“It is a set of standards that, in my mind, has increased the rigor of the curriculum that we offer,” he said. “The enhanced rigor will ultimately benefit our students.”

Irene Berens, who represents Ward 7, said because educators have been working on this new curriculum for so long, they should continue to honor their hard work and help with the implementation, while keeping an open mind.

“The train has left the station, and putting up a huge roadblock on the track will only cause a train wreck at this point,” she said about opponents of Common Core. “Is this the right direction for MCS students? It will be if we implement with the same commitment and high standards that we demand for all of our students and our teachers. We continue to strive to prepare our students for life success.”

The newest board member, Ward 1’s Brett Bittner, was not serving on the board when the standards were adopted, so he said it was difficult for him to say whether it’s a move in the right direction for Marietta until he sees “real world results.”

He did say that he commends Marietta Superintendent Emily Lembeck and her senior staff for their efforts in keeping abreast of the latest developments with Common Core, including the lagging releases from the Georgia Department of Education.

Still some concerns

in Marietta

The board’s overall satisfaction with the standards doesn’t mean there aren’t a few concerns.

Fasola said he’s specifically worried about costs involving the new assessments, because they will be mandated by the state, but politicians have continued to cut budgets for the past several years.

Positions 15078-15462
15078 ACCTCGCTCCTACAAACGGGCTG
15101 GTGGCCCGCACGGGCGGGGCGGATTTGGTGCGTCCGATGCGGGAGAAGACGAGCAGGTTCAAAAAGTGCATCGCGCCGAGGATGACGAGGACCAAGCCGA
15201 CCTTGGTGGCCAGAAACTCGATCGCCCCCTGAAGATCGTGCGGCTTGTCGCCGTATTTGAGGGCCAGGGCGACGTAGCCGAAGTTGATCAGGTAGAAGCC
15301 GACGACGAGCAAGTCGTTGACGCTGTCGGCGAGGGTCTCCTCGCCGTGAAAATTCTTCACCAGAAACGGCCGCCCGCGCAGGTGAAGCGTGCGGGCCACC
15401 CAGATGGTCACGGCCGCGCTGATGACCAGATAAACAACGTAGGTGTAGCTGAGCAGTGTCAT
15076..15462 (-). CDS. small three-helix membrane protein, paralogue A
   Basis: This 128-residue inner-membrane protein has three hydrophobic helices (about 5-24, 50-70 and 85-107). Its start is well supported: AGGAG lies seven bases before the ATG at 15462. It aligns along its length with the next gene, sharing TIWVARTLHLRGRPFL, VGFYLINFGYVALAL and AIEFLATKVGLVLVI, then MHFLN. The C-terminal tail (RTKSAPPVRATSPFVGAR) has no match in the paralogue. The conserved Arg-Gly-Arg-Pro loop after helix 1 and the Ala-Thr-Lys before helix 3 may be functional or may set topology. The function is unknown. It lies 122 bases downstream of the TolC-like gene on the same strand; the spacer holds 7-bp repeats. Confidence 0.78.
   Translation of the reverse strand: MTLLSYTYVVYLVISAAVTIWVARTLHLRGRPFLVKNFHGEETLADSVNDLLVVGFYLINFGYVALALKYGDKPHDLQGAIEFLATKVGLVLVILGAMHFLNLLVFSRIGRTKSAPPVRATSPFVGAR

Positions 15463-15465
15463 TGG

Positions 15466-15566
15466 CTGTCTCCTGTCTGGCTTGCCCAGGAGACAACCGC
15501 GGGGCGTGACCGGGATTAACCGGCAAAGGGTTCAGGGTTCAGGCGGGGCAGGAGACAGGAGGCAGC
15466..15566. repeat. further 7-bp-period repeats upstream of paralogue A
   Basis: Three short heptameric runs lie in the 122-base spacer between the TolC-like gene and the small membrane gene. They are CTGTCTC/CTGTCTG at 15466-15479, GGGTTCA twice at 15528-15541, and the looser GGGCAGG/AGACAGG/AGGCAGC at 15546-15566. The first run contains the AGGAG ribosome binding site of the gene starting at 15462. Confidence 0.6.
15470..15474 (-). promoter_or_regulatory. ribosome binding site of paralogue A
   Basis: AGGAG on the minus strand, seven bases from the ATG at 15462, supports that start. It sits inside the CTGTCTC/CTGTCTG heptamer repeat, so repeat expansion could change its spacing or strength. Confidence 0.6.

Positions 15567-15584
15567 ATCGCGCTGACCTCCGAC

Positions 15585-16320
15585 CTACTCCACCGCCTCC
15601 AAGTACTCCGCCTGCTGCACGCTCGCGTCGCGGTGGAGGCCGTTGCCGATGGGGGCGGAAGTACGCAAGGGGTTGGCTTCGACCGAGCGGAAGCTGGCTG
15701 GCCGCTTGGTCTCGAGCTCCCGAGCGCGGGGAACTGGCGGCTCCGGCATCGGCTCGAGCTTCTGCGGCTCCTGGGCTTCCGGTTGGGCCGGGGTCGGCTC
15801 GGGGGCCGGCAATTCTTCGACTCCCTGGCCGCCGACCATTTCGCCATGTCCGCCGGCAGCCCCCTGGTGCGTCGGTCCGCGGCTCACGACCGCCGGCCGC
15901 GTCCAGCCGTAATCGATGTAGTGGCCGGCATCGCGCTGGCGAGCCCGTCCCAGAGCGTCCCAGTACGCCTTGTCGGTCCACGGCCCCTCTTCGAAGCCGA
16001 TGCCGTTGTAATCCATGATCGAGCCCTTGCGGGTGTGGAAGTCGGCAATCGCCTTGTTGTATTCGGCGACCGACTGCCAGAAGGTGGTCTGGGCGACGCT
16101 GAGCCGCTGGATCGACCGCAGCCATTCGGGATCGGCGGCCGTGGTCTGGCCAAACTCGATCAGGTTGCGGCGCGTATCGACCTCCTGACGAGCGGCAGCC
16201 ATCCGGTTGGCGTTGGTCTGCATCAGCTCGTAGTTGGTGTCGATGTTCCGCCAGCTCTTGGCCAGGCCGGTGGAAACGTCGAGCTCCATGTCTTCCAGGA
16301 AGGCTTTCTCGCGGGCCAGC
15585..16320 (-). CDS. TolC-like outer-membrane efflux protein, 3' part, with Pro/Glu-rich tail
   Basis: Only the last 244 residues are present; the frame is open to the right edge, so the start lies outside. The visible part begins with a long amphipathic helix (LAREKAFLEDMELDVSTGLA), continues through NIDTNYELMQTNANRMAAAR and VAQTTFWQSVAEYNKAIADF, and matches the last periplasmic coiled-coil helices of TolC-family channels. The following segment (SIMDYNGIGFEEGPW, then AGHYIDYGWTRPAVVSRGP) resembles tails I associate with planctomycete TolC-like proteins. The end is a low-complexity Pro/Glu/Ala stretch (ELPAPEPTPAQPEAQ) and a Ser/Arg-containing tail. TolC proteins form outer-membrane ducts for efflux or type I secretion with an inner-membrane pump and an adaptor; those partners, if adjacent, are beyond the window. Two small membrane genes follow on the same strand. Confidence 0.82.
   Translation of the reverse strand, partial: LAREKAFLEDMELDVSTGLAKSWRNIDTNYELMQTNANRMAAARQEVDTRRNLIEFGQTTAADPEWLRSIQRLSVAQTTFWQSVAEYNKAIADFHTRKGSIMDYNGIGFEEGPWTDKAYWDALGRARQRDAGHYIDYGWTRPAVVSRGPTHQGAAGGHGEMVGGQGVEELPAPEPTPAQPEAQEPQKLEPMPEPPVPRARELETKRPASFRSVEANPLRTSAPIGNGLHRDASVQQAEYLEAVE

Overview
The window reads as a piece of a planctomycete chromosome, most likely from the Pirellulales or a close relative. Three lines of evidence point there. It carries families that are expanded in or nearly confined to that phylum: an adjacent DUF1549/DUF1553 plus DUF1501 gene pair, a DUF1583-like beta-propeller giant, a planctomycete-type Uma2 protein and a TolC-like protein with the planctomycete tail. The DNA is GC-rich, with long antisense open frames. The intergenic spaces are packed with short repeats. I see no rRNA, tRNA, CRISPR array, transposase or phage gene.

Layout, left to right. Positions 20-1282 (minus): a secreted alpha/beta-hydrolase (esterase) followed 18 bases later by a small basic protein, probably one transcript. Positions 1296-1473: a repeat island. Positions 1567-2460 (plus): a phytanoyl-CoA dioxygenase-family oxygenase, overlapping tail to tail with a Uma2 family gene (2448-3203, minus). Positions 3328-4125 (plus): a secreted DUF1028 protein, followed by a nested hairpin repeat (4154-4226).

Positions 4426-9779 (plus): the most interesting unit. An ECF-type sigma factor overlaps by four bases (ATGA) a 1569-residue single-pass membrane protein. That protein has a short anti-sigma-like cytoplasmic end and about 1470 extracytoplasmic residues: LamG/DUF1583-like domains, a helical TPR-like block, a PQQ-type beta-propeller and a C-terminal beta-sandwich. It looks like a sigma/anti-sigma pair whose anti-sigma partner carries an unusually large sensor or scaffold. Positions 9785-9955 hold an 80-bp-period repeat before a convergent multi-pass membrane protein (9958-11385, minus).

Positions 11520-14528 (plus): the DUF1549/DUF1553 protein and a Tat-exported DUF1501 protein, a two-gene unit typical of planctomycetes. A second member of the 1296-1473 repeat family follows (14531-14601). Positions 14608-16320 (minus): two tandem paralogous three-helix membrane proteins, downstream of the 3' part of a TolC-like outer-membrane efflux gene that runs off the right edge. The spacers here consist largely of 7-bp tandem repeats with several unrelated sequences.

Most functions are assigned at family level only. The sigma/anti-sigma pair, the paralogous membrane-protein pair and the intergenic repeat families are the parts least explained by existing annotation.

Weiner agreed, adding that he anticipates seeing a slight dip in test scores initially, as they saw with the implementation of the Georgia Performance Standards.

“As with a change in any new material, there will be a learning curve with both teachers and students the first year,” he said.

Weiner said he also has read stories about people who worry about the standards being based on the new test for Common Core — and, therefore, “teaching to the test.” But he doesn’t see that problem.

“Students must be able to delineate the information given, in order to perform well,” he said. “Teachers do not know which standards will be emphasized more heavily from year to year, so all standards should be covered leading up to the PARCC assessment.”

Mutimer said she is concerned about the pending science and social studies standards for Common Core and hopes that they won’t be “slanted” to one political view.

“However, the English/language arts and math standards that have been rolled out are good in general, she said.

Berens questioned the move toward more non-fiction books being required.

“There should be a happy medium,” she said.

Bittner said he’s worried that Common Core focuses on “uniformity by aiming for the middle,” when he believes schools should be focusing on individualized education models to allow students to grow and learn.

Comments-icon Post a Comment
Marietta opinion
May 10, 2013
I agree with the Board Member’s statement that Common Core is an upgrade and is a move in the right direction for the MCS children. Common Core standards help drive consistency involving the transfer of students between systems and states.